After throwing away ninth-place and seven points on the last lap of the Japanese GP last week, Bagnaia did not allow the competition to press him into a mistake. He fell back as far as fourth before retaking the final position on the podium.

“It’s like a win for me, this podium,” Bagnaia. “My first podium in the wet and then there was a mix of conditions, so I’m very happy. I want to thank Jack Miller. Before the race, he gave me a motivational chat.”

Miller led the first half of the Thai Grand Prix before giving up the top spot to Oliveira and then held on to finish second. Coupled with his Japanese GP win, Miller is now fully in the MotoGP championship battle with a 40-point deficit, but he will need a string of results like Bagnaia has put together in recent weeks – and he needs Bagnaia to lose momentum.

Miller’s home Grand Prix in Australia is next up on the calendar in two weeks.

Bagnaia entered the race 18 points behind Quartararo after he failed to score any in Japan. The balance of power has rapidly shifted, however, with Quartararo now failing to earn points in two of the last three rounds. Bagnaia won four consecutive races and finished second in the five races leading up to Japan. His third-place finish in Thailand is now his sixth MotoGP podium in the last seven rounds.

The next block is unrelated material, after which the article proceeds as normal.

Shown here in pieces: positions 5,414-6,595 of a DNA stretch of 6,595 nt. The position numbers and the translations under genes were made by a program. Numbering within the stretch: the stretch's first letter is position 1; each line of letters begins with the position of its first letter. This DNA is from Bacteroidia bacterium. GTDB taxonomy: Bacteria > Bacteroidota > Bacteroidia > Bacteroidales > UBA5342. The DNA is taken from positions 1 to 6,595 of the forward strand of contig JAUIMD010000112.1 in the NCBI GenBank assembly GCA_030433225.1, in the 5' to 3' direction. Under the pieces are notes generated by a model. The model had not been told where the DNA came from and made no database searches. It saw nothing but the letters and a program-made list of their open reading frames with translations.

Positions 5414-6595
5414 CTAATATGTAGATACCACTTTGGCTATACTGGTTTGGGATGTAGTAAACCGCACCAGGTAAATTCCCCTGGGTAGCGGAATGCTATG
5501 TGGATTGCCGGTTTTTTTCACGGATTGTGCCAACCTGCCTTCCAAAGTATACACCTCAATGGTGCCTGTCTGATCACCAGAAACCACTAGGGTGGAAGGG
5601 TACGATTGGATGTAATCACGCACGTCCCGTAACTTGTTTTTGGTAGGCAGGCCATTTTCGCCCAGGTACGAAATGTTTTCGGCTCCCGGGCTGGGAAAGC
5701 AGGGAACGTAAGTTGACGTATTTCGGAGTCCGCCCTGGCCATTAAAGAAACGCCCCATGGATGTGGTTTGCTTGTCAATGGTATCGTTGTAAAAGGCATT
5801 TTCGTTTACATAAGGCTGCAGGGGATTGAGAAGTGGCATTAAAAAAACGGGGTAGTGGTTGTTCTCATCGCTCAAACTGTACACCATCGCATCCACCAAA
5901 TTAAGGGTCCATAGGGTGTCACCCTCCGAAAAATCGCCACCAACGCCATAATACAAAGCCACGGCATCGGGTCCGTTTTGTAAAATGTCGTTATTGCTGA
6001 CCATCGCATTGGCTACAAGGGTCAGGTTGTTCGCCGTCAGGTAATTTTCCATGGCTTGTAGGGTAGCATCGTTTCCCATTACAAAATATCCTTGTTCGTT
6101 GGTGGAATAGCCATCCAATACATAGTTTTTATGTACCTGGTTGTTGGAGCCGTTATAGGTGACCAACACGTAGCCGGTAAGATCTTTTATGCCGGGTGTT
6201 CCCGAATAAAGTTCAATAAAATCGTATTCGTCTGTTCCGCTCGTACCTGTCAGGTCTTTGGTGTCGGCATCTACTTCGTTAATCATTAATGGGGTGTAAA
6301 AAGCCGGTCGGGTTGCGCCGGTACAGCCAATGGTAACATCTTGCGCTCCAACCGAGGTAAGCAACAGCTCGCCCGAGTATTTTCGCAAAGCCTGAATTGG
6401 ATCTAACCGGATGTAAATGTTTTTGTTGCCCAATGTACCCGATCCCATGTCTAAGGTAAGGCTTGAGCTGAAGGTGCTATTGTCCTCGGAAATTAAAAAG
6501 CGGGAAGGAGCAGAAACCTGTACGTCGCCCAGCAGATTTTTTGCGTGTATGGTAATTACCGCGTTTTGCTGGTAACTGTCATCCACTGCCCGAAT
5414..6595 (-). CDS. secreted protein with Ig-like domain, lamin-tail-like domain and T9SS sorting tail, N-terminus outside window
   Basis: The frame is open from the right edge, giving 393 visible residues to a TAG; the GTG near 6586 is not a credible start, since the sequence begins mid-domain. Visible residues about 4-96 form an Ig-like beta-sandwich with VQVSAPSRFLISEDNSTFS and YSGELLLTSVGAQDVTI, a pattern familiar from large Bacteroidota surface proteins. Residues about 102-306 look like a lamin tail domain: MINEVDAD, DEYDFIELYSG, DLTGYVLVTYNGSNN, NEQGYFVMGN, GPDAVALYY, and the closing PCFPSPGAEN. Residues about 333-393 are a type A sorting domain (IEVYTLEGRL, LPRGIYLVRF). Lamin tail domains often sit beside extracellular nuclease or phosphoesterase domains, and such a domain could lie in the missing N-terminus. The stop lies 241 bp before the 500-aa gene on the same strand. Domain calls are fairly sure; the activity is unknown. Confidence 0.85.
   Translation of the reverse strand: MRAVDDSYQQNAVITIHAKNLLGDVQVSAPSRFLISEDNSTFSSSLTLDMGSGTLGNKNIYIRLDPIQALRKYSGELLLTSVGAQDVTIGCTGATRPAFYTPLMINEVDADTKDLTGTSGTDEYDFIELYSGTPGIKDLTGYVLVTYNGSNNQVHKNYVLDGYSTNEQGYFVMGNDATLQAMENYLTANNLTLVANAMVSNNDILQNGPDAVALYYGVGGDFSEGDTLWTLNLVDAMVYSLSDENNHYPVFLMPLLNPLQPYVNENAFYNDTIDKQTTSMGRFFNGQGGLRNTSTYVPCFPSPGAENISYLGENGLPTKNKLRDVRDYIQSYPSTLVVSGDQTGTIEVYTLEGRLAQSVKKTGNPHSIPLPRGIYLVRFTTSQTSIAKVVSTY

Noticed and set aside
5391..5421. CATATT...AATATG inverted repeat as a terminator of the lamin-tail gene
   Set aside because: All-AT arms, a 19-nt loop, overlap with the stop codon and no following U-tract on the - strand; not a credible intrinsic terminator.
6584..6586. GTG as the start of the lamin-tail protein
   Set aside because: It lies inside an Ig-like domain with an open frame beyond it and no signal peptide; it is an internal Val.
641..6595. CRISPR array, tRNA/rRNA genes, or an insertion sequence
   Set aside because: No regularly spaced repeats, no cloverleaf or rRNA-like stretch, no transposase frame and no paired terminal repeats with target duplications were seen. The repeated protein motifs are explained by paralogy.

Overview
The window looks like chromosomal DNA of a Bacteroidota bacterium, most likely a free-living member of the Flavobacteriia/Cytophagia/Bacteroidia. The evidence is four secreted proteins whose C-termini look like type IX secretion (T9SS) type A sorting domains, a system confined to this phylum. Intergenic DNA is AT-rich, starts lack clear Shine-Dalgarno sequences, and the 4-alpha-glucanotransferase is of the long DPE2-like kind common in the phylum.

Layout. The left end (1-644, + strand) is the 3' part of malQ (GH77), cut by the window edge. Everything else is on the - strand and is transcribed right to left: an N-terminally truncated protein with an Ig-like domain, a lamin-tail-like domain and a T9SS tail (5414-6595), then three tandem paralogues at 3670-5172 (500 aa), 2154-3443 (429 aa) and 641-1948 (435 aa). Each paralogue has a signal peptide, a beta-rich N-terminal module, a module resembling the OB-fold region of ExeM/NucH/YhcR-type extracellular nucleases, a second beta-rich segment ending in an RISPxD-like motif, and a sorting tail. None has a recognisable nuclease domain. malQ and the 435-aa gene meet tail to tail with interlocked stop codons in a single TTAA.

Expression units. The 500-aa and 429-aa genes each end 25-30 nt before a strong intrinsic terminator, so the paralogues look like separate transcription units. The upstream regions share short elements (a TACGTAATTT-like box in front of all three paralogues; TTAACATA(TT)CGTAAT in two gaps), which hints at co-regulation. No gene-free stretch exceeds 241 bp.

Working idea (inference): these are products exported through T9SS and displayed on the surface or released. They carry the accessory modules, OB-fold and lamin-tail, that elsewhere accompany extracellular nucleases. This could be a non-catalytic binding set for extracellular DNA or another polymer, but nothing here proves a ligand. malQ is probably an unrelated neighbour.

Aleix Espargaro entered the race third in the standings with a 25-point deficit to Quartararo, but was able to close the gap by only five after getting hit with a long-lap penalty for aggressive riding when he pushed Darryn Binder off course during a pass for position. Espargaro finished 11th.

Rain mixed up the Moto2 running order in the MotoGP Thai Grand Prix as well. Starting on a wet track, Somkiat Chantra led the opening lap in his home Grand Prix. He could not hold onto it and crashed one circuit later, but still gave his countrymen a moment of pride by winning the pole.

Half points were awarded as the race went only eight laps before Tony Arbolino crossed under the checkers first with Filip Salac and Aron Canet rounding out the podium.

American Joe Roberts earned another top-10 in eighth with Sean Dylan Kelly finishing just outside the top 10 in 11th.